The year was 2004. Stuck in a mud bank on Dog Island was a 45' sailboat laying at a 40-degree angle.



Filled with water and encrusted with barnacles, her once shining hull and fine lines were all but hidden. Her former beauty and pedigree could only be imagined at this point. It took vision to think that she could be brought back from the brink of total ruin and once again sail with the grace and grandeur of her former yachting days. In her glory days she enjoyed the world of yacht racing and cruising that befit her earlier days in South Florida. From the drawing board of noted naval architect Charlie Morgan she was designed in 1966 and built in 1981.



This former classic beauty now found herself lying open to the elements, and by all accounts, dying a slow death with every rising tide and passing storm. It was in this condition that Mason Bean from St. George Island first laid eyes on her. He looked beyond the barnacle-encrusted hull that was filled with mud and an engine that was a mass of rusted iron and a mast whose base had corroded away from salt water saturation. Mason had a vision of this beautiful hull once again sailing as she did in her earlier days.



As someone always looking for a project, whether it be a house or a boat, he wasn't discouraged by her condition. Mason tracked down the owners and asked what their plans were for her. They said they'd sell her, for $50,000, as is. Mason countered with an offer for $4,000 and threw out the word "closure. A week later the call came; he had a boat. As much as he may have wanted this, the reality of owning her now set in. The long road to salvaging and rebuilding her had not even begun.



With a full moon tide, she was floated off the mud bank on Dog Island and towed the seven long miles to nearby Timber Island in Carrabelle. After six months dockside at Timber Island, she was finally pulled out of the water so the work could begin in earnest. It soon became apparent to Mason that a project of this magnitude needed to be closer to home in order to get the work done efficiently.



In 2010 she was trucked to St. George Island and unloaded at a nearby bayfront lot that Mason owned. Keep in mind that safely loading; trucking and then unloading a 45' long, 11' wide, 15-ton vessel is, in itself, no small feat. Once she was carefully unloaded at her new home, scaffolding was erected around her. The rebuild began to gain momentum.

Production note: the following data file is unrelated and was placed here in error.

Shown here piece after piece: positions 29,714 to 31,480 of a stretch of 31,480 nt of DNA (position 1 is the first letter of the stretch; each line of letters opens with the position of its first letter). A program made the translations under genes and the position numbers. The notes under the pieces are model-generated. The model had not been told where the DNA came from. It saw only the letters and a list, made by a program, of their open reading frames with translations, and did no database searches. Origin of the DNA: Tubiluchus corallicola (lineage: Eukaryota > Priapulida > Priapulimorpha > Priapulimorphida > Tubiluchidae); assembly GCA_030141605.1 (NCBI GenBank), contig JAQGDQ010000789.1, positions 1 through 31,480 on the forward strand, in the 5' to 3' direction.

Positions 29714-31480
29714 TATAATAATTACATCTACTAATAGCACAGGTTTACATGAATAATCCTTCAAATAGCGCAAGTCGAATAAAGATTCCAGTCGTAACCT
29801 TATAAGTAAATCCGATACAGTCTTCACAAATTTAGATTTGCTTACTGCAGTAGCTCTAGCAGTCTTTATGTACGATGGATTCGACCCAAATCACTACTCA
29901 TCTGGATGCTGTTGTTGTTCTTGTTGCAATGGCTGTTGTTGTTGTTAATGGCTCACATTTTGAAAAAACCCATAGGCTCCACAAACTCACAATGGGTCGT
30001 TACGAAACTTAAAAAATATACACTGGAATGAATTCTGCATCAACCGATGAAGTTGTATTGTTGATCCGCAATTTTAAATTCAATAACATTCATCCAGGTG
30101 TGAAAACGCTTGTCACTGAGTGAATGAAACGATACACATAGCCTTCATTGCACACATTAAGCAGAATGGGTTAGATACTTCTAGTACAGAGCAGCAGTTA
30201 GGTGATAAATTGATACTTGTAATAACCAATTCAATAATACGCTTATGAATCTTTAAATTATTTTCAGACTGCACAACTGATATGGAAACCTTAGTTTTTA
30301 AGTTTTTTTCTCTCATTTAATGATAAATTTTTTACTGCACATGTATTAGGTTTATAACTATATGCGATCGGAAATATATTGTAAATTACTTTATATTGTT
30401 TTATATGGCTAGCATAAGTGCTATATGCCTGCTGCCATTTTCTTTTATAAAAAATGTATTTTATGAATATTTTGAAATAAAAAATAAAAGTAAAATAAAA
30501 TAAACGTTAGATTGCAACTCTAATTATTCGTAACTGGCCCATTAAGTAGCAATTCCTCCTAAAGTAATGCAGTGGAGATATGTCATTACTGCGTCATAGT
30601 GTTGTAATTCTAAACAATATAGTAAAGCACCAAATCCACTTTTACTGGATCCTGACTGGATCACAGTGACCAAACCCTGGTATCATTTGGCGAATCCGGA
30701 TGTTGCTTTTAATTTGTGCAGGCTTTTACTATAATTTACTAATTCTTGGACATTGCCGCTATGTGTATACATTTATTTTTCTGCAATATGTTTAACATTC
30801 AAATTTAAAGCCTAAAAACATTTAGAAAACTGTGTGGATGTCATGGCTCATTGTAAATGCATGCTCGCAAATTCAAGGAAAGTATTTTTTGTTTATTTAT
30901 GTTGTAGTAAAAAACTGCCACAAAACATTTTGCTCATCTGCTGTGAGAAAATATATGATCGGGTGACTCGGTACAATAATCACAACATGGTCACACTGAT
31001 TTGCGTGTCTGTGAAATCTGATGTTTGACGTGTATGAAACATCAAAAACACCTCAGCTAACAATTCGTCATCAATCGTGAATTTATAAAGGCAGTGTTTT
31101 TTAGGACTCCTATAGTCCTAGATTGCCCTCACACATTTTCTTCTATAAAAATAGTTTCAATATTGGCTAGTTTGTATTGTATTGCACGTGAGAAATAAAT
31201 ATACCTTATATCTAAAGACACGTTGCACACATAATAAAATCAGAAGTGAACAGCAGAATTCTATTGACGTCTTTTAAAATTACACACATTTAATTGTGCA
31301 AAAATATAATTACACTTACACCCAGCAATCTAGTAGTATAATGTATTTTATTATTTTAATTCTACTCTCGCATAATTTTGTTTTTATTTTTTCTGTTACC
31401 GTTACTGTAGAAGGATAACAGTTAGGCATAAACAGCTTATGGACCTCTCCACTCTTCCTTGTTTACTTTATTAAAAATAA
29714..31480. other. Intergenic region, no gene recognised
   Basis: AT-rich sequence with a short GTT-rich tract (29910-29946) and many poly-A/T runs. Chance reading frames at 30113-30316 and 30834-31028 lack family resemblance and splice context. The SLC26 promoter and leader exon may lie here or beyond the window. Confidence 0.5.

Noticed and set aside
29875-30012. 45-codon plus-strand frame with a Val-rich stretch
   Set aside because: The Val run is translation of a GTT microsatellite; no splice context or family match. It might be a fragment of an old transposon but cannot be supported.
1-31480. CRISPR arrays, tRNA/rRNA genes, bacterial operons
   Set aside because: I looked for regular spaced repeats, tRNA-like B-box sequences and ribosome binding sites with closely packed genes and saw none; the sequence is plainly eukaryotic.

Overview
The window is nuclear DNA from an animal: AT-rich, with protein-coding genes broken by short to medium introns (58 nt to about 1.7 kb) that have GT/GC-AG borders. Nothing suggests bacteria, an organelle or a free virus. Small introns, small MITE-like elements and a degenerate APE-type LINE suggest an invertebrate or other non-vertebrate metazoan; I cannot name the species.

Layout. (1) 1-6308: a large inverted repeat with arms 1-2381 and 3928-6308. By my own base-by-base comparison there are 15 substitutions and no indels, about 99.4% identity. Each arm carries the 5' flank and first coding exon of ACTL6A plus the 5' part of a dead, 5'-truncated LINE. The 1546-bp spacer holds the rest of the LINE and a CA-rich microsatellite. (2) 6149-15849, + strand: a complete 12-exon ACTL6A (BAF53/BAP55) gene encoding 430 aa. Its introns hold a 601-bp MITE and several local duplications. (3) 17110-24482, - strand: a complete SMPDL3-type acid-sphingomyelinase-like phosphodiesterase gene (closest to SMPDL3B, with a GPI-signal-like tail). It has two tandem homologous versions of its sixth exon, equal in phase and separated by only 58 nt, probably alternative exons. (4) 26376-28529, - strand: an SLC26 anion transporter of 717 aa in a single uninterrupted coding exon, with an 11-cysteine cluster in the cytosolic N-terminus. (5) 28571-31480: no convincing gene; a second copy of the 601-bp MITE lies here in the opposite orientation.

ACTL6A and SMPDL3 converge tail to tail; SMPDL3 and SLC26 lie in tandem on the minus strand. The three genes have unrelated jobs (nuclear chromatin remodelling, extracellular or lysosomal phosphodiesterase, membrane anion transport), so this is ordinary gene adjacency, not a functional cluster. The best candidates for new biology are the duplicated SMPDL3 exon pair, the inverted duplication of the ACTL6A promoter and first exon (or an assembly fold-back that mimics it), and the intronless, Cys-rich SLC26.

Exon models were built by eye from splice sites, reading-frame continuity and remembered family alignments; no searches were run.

Then, about a year ago, in January 2012, Martin Ben Baruch entered the picture. As a multi-talented boat builder, electrician and rigger, Martin was just the perspiration, inspiration and talent that this project needed. With Martin on board, the pace picked up and a launch date in the not-too-distant future became a reality.



By summer's end, Lady M was nearing completion. Once again, she was loaded, trucked back to Timber Island and again unloaded. On October 7, 2012, Lady M. was launched at Timber Island as a nervous but proud owner, along with family, friends and onlookers stood by.



For Mason, it was a relief to finally see her floating again and in such beautiful condition. However, this was just the beginning of a new chapter in Lady M's story. She remained docked at Timber Island as the many final preparations and changes were made in order to sail her around to her new home port of Apalachicola. With final tuning to rigging and sails, Lady M. was ready, ready enough anyway. The day had come, on December 14, after eight long years of blood, sweat and tears, her dock lines were cast off and Lady M. was finally headed home, under sail!



Mason's dogged determination to breathe new life into a sunken 31-year-old boat had finally paid off. Standing at the helm on that gray, damp, December afternoon, he was a very proud owner as Lady M flew through Bob Sikes Cut on a rising tide under full sail. It was as if she were once again alive, as the wind drove her powerful hull through the waves. With all the grace and speed seldom seen in boats of more recent design, Lady M's classic lines and sweeping sheer will truly set her apart wherever she sails.



Future plans for Lady M include youth sailing programs in an effort to encourage and motivate young people in our area.



About the author: David Damon is an avid sailor, boat builder, photographer and writer. He teaches sailing for the Boy Scouts and other organizations, including programs encouraging sailing for those with disabilities.